|caecelia_ (caecelia_) wrote,|
@ 2012-07-26 17:54:00
fic recs from hp_friendship et al.
I am not remotely caught up with hp_friendship, but every story I have had the pleasure to read has been immensely satisfying, aesthetically and emotionally and because each story expands canon in unexpected yet entirely plausible ways, making me think and dream. I wish I had even an ounce of the verbal talent that these authors share. Below you will find some of my favourites so far (many of which I have not yet had a chance to comment upon):
- Anonymous wrote Mad Dogs and Scotsmen (Alastor Moody, Emmeline Vance)
I have a fairly good guess who this author is -- a genius and master at capturing the diction and habits and sheer fucking insanity that define Alastor Moody, in any case. This Moody is so real, and so infuriating, that I found myself lifting heavy objects to throw at him. But the real show-stopper here is Emmeline Vance, whose believably fraying patience, quick instincts and sharp tongue make her more than equal to dealing with a man as difficult and paranoid and suffering as Moody. Their friendship is beautifully reflected in several ways: through the metaphor of Emmeline's poorly-maintained house, through their more-often-than-not frustrated dialogue and through Emmeline's own clever self-reflections, which to this reader hit the nail right on the head:
The problem with Moody's friends, she reflected as she stubbed out her last cigarette on the exterior wall of St. Mungo's Hospital and went inside, was that they were all old friends. That was the thing about being an Auror. It eventually got so you couldn't trust anyone you hadn't bled alongside at three o'clock in the morning. All of Moody's friends dated back to Hogwarts or the barracks, or else like her, they had come up under him when he was a senior agent in the '60s. They had been there as he slowly shuffled across the line from sharp to squirrelly, and now they were stuck with him.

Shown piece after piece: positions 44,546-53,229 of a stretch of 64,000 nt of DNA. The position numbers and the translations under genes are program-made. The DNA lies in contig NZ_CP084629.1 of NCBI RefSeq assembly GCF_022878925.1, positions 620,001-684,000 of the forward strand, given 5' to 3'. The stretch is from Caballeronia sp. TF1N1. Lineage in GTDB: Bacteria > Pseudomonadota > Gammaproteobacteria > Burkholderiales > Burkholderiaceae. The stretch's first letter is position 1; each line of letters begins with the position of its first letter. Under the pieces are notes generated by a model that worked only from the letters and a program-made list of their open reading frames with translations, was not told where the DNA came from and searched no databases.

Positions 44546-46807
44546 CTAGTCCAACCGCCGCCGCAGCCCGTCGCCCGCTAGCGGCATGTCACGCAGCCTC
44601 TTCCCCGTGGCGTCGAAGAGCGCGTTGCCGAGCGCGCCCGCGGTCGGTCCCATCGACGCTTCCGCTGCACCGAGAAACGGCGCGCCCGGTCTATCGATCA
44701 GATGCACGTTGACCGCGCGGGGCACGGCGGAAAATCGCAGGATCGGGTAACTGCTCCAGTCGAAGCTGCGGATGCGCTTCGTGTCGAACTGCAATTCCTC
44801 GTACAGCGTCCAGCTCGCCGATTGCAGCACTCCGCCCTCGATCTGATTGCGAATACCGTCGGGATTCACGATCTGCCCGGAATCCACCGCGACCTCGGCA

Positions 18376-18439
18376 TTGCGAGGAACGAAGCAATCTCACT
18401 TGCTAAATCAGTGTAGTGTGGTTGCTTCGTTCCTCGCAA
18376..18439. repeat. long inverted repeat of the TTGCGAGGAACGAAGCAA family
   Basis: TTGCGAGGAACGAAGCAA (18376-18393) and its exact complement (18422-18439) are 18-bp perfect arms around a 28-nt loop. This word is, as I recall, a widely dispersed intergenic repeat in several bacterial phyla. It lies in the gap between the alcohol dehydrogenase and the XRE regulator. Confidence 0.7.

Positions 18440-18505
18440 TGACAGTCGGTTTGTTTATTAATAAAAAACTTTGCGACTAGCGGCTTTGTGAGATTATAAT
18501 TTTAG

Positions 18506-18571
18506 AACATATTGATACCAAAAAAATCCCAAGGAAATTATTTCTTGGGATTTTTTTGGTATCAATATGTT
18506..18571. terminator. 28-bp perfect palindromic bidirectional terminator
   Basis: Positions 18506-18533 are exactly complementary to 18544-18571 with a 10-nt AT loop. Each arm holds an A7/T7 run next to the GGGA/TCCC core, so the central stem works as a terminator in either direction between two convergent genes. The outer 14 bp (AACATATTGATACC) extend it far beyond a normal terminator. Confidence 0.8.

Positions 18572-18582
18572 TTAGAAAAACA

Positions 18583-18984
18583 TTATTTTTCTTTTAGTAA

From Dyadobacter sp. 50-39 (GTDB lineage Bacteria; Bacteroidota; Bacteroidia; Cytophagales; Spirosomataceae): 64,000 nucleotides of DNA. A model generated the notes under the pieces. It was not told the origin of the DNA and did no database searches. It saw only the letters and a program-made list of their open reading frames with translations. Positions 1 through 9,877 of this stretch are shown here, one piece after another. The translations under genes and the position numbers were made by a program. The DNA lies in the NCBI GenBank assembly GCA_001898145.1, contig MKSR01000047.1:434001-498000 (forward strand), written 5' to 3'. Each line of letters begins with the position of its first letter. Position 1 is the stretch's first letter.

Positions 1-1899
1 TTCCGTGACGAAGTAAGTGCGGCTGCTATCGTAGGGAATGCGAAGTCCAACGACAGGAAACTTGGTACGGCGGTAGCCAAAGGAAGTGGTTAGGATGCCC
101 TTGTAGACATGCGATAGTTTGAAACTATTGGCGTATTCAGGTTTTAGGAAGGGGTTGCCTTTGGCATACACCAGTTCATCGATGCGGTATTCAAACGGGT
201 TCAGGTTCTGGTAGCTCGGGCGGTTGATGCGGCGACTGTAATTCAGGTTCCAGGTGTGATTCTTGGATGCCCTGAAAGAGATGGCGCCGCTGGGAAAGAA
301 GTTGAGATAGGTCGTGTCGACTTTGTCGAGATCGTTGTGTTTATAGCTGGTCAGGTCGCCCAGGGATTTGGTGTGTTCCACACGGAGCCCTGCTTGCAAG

- Anonymous wrote The Secret of Black Hall (Arabella Figg, Argus Filch et al).
The author, who came up with the idea to place these two -- wonderfully perceptive, capable and in their own way, truly magical -- Squibs at the centre of a period piece, is a genius. This story, a colourful and unforgettable adventure, seamlessly plays into canon while expanding on it believably and memorably. I am particularly fond of sensible young Arabella, a character about whom I quite honestly had never spared a thought for at all, whose cleverness and calm in the face of a crisis are a testament to Dumbledore's later trust in her as a caretaker for Harry.
Augusta turned to Arabella who was fingering her address label and wondering whether she could trust someone who didn't appear to know her own name.
"I'm Arabella Doreen Figg," she said.
"But she likes to be called Harry," Argus added. Arabella glared at him over 'Gussie's' enveloping handshake.
"Hello then, Harry. Are you any relation to Peter Figg, of Figg's Transformative Theory?"
"He was my great-grandfather," she admitted, and added, defiantly, "And he was Muggle-born."
- Anonymous wrote Five People Who Insisted on Being Friends with Severus Snape ... (Severus Snape et al.)
I wasn't sure what to expect when I clicked on this story, but I found myself thoroughly enjoying the brief glimpses it provides into Severus' (rather damaged) life. In particular, I enjoyed the portrayal of his friendship with Minerva -- such fun! I was smiling by the end of this quiet, well-written little story.
Severus smirked. McGonagall smiled.
"Do you think he's crying in the toilet now?" she asked.
"I should hope so." Severus eyed the full tea pot on the table. The aroma was enticing. Dumbledore's special blend, no doubt. "Tea?" he asked.
"Don't mind if I do." McGonagall pulled out one of the heavy wooden chairs, and Severus sat down across from her. "That was fun," she said. "We should frighten underachieving nitwits together more often."
Severus quirked an eyebrow. He generally preferred to work alone, yet he could not deny that teamwork had occasional merits.
- Anonymous wrote The Road to Roundabout (Dudley, Harry, Draco, Millicent, et al)